Archive for the ‘mother’ Tag

Everyday Poets 2011   Leave a comment

 

Child 1

Children, flexible in all kinds of ways!  (Photo credit: Tony Trần)

 

As anyone who has read my latest book, Melons and Memory will tell you, my role as a mother is at the very center of my being. More than my roles as a poet, librarian, sister, daughter, wife or friend, I am identified by others as being the mother of my daughter and two sons. The first thought on waking and the last fading off to sleep is how can I improve the lives of my children every day. It’s led to some easy decisions, and to others that were not so easy.

 

 

 

One of those tough decisions was made after my daughter was born. I had suffered from HELPP syndrome, and had had to have an emergency c section as my liver and kidneys began to shut down. She was fine, the healthiest and heaviest of the three, but in the process of giving her life, I almost lost mine. At that point I made the painful decision to have a tubal ligation. While I was still pretty young, I had had three children, I had my girl. The potential for more children was too great a risk to the well being of the children I already had.

 

 

 

Three years later, it’s a decision I’m comfortable with. I see my friends in their pregnancies, hold their infants, and that desire to have another one is no longer there. But in the beginning, it was very difficult to wrap my head around such a permanent decision. So, as I do with all the bumps in my road, I ironed it out with writing.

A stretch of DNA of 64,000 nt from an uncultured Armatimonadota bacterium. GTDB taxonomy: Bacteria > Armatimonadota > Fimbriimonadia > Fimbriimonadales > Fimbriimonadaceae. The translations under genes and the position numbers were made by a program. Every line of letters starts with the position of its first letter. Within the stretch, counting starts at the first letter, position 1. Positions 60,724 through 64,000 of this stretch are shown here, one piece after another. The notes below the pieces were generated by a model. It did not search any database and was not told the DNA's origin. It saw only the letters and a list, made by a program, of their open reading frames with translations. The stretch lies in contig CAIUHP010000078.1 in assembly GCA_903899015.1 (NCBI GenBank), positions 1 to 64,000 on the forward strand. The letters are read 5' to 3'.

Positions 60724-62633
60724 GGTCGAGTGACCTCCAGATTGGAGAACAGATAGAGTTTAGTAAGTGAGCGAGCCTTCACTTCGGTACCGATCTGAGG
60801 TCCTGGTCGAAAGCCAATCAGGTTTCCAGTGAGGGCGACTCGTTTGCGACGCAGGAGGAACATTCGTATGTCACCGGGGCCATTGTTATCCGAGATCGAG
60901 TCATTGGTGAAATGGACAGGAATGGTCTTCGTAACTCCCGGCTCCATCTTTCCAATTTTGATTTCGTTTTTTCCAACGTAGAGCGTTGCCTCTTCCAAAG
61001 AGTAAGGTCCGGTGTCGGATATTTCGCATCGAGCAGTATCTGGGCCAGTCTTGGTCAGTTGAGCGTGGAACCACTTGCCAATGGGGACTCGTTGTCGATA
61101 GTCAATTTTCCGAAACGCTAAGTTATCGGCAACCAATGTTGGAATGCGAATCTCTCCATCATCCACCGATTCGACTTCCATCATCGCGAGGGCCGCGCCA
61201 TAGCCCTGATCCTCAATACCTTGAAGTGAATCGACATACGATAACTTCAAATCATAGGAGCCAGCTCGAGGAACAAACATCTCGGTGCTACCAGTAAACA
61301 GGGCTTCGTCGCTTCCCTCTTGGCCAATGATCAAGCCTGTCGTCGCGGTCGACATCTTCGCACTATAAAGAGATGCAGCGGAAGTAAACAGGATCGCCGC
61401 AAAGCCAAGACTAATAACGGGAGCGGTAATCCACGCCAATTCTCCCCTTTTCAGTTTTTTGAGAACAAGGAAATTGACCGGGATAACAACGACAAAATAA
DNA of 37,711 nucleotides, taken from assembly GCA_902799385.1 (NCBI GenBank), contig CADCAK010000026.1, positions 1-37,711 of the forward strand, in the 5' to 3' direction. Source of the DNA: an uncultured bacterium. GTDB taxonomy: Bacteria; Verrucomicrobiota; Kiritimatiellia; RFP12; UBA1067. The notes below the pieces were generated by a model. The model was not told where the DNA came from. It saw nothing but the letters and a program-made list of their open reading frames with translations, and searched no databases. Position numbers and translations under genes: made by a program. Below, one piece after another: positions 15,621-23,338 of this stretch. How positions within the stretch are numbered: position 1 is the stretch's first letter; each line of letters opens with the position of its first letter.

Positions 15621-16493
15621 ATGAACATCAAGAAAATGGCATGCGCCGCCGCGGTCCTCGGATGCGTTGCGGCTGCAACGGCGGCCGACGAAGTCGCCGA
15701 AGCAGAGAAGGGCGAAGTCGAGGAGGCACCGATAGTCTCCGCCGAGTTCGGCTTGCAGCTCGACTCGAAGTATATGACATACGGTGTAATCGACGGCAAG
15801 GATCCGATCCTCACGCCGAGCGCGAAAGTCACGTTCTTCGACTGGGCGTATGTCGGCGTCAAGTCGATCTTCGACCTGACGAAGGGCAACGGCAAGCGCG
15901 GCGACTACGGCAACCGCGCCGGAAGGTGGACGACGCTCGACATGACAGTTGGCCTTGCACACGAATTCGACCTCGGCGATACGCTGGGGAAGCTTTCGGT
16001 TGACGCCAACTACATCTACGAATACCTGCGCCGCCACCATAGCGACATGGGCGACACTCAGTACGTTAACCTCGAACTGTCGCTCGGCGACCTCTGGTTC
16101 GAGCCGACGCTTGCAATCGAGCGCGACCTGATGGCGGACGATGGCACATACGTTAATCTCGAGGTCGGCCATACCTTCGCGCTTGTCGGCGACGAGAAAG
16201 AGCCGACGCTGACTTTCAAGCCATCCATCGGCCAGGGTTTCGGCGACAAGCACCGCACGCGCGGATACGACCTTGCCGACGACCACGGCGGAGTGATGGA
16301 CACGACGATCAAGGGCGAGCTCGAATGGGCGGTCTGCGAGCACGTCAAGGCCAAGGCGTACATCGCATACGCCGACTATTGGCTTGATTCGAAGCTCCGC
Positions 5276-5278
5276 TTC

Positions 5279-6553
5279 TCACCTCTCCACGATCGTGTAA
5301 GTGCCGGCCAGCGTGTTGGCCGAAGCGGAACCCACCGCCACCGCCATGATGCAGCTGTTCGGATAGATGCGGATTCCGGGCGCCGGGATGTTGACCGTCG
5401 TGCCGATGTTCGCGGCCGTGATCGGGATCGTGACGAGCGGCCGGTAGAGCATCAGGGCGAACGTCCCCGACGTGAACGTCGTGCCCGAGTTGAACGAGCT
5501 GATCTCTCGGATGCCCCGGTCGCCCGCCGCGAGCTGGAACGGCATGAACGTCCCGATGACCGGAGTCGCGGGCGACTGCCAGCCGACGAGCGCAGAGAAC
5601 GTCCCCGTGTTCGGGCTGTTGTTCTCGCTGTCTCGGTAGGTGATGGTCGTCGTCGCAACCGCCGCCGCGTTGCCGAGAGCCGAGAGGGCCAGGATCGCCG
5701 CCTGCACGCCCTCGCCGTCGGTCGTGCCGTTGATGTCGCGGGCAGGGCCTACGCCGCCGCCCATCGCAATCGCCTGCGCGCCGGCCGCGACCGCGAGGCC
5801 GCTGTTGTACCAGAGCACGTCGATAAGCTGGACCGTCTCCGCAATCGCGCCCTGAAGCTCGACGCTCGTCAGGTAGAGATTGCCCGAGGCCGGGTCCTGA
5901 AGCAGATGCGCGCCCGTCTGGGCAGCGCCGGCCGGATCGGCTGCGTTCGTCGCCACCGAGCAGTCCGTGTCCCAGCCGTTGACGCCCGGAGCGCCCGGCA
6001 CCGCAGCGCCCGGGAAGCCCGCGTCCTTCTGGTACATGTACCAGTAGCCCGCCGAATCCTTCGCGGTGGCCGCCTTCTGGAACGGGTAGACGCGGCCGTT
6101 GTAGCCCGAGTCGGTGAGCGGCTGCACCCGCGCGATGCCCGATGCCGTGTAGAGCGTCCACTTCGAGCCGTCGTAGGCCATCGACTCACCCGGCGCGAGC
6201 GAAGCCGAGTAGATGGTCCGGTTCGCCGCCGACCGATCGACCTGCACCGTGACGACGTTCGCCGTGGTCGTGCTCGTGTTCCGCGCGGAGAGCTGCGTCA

The poem, “Closing Down the Baby Factory”, was so good, Everyday Poets published it last year, and I’m so glad they did. While the beauty and joys of motherhood are so prevalent in poetry as to almost be cliché, the topic of choosing to let motherhood go rarely gets the airplay it deserves, in poetry or the mainstream media. It’s important that every woman can find herself somewhere in the arts. One of the goals I’ve set for myself in my writing career is to give them that through my own experiences, no matter how sensitive or graphic it might be.

 

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The View From Here   Leave a comment

http://www.magcloud.com/browse/Issue/78743

In May, in honor of Mother’s Day, The View From Here published my poem The Problem With Mother’s Day. Most of my poems on motherhood have a positive slant to them, this one not so much. There is dark humor here in this  little poem, because a lot of people, especially those that do not have children, idealize motherhood and paint a picture that mothers can do no wrong. Then, when some mother does something truly horrific, it’s plastered all over the news, talking heads decrying the tarnishing of the sanctity of Mother. For a mom who is not going to murder her children or sell them into white slavery, but does have her moments where the makeup isn’t pristine, the children aren’t angels on the playground, and dinner is leftover meatloaf, this idea that anything less than the Perfect Mommy is a sin is an uncomfortable one. So, I wrote a little poem about it, and the folks at The View From Here must have a mother or two amongst them, because they accepted it and published it.